Retirement Investor

Emotional Bias Can Impact Investment Decision Making


We all remember March, 2020, when much of the world shut down. The markets were on a roller coaster ride to put it mildly, and investor emotions were off the charts.  

The uncertainty that COVID-19 brought to the world was indeed next level. Face masks and social distancing were prevalent topics as maintaining our health became even more of a focus than normal.

Our minds wandered to the health of our portfolios as Q1 concluded with the S&P 500 down 20% in just the first 3 months of the year.  

Emotional Bias. What is it and how does it affect me financially?

Wikipedia defines emotional bias as a distortion in cognition and decision making due to emotional factors. Translation — human beings often make bad decisions when emotions are the catalyst behind their choices.  

According to a Vanguard study, investors who deviated from their initial retirement fund investment or didn’t stay their course, trailed the target-date fund benchmark by 150 bps or 1.5%. That’s a lot.

At CG Capital, an advisory firm which I co-founded in upstate New York, we were introduced to a fair number of people last year who placed trades in their portfolios largely in response to emotional bias. Some of the back testing showed significant losses as a result of these actions. Had they stayed the course, the S&P went from -20% at the end of Q1 to +16.26% by the end of 2020. 

To put a dollar number on this, let’s look at an example. If we assume an investor with $1 million in their 401(k) converted from an S&P 500 fund to cash at the end of Q1, their account value would have equaled approximately (excluding any fees) $800,000 on March 31, 2020. Let’s estimate a generous 1% earned on those funds allocated to cash for the rest of 2020. They finish the year with a balance of $808,000.

Now, let’s assume this investor didn’t convert to cash (and tamed their emotional bias along the way). That same $1 million on January 1, 2020 would have been worth $1,162,600 on December 31, 2020. That’s a difference of $354,600!

If there is so much information out there as to the efficacy of staying the course, why don’t we?

Before we beat ourselves up too much, human beings are emotional by nature. Consequently, we aren’t always the best stewards of our own savings. In fact, there is a city in the Nevada desert that profits on this regularly. We can’t think rationally when worry and loss are our prevalent thoughts.  

We get protective, lose faith, and take action to eliminate the negative emotions we are experiencing. Then and only then do we feel a sense of relief and safety.  

What happens next? Sometimes we’ll realize that our desire to avoid the source of our fear or negative emotion, i.e., market volatility in this writing, led us to counterproductive decision making. Yet at other times, we don’t have this realization and the behavior pattern becomes recurring.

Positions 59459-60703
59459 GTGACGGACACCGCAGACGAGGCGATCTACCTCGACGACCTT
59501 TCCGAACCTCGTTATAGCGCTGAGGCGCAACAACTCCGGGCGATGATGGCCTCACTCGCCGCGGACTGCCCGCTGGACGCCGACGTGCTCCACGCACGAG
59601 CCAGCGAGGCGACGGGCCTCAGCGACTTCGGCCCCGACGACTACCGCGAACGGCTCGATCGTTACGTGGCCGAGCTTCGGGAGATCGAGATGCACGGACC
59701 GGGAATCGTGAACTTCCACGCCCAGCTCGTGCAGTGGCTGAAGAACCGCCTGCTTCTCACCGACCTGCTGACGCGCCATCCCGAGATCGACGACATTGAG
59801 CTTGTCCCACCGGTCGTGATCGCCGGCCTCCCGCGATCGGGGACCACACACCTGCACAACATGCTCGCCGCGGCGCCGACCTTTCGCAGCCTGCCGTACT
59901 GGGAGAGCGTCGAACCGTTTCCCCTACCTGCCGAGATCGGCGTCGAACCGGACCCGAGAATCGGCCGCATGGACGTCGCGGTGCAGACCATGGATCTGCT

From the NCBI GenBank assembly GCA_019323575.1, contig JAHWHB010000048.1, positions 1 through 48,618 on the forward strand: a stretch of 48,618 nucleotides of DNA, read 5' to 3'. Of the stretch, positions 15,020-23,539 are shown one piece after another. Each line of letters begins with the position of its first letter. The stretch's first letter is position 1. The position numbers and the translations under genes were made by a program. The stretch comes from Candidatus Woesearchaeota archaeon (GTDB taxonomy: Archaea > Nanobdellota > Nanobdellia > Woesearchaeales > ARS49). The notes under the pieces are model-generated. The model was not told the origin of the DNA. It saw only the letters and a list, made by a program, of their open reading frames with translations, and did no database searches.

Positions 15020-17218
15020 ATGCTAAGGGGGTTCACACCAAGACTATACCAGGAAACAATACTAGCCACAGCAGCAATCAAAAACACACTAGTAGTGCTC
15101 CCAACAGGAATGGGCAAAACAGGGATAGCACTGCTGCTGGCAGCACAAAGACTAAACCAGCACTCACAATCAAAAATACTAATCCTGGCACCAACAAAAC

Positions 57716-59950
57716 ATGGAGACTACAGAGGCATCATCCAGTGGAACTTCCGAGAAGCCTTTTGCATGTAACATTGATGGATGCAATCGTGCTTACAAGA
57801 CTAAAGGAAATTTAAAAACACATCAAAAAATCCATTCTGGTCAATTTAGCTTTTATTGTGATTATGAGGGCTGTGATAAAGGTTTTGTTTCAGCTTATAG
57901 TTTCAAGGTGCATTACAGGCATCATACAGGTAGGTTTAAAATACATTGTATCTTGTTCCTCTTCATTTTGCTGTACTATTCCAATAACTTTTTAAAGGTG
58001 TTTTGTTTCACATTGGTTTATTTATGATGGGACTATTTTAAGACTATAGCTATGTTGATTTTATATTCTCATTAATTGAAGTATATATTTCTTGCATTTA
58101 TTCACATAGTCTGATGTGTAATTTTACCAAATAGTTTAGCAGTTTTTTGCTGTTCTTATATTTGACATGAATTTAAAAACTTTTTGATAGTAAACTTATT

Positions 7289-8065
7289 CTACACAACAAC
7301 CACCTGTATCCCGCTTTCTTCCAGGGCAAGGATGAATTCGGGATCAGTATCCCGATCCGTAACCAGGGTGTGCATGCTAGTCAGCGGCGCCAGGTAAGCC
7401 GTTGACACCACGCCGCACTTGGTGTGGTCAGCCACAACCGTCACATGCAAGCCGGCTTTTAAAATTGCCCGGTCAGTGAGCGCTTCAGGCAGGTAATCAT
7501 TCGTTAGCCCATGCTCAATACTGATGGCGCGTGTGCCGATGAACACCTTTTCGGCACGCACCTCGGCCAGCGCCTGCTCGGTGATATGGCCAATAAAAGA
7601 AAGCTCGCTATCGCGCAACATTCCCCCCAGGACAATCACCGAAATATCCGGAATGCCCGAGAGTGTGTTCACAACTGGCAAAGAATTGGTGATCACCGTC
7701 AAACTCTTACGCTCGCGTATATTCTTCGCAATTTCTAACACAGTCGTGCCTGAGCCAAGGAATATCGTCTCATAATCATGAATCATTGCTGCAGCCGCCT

How can we change this mindset?

Having a simple awareness of our tendency can often lead us to be more prepared for our emotional response the next time we are tempted. And there will be a next time.  

Perspective can help, too. If we reference an historical chart of the stock market dating back to the 1920s and look closely, the frequent ups and downs can be dizzying and cause us more angst. However, if we step back and look at the trend in the chart, we’ll notice an approximate 45-degree angle that steadily increases from left to right. This can be an effective image to think about the next time we experience a bumpy road as part of our investor journey. After all, it’s time in and not timing the market that is most important.  

Bank of America looked at the impact of missing the market’s best days. Looking at data going as far back as 1930, their findings concluded that if an investor missed the S&P 500′s 10 best days each decade, their total return would equate to 28%. If, on the other hand, the investor held steady during those inevitable ups and downs, their return would have been 17,715%. Take this inward and don’t lose it; let these numbers serve as the raw material you need for a shift in your mindset.

Some other helpful tips:

  • Consider working more closely with your financial advisor. They can be your source of strength and confidence when you need those the most. To this end, the Vanguard study I alluded to earlier found that behavioral coaching can add 1%-2% in net return. Fairly substantive.
  • Diversification. Yes, I know it’s a worn-out term but nonetheless important. If you know that your portfolio offers you an appropriate balance of equities and fixed income given your risk tolerance, you’ll be less likely to have an emotional response during volatile periods.
  • Use information sources for just that – information. Not for guidance with your decision making.  
  • Don’t listen to your friends. They’ll likely only tell you of their wins anyway.
  • Avoid the temptation to follow “hot” stocks or trends. Stay true to your plan.


We endure many emotional ups and downs as investors. This can’t really be avoided if you have equity exposure in your portfolio. Acknowledging this truth can be helpful and cause you less surprise the next time volatility enters your space.

If your allocation is aligned with the purpose it has in serving you, this can also make volatility more palatable.

Chris Giambrone

Chris Giambrone is a Co-founder of CG Capital, a boutique wealth management firm in Upstate NY. He is a CERTIFIED FINANCIAL PLANNER™ Practitioner and Accredited Investment Fiduciary® (AIF®).

Chris has also completed the Wharton Retirement Planning Program at the University of Pennsylvania.

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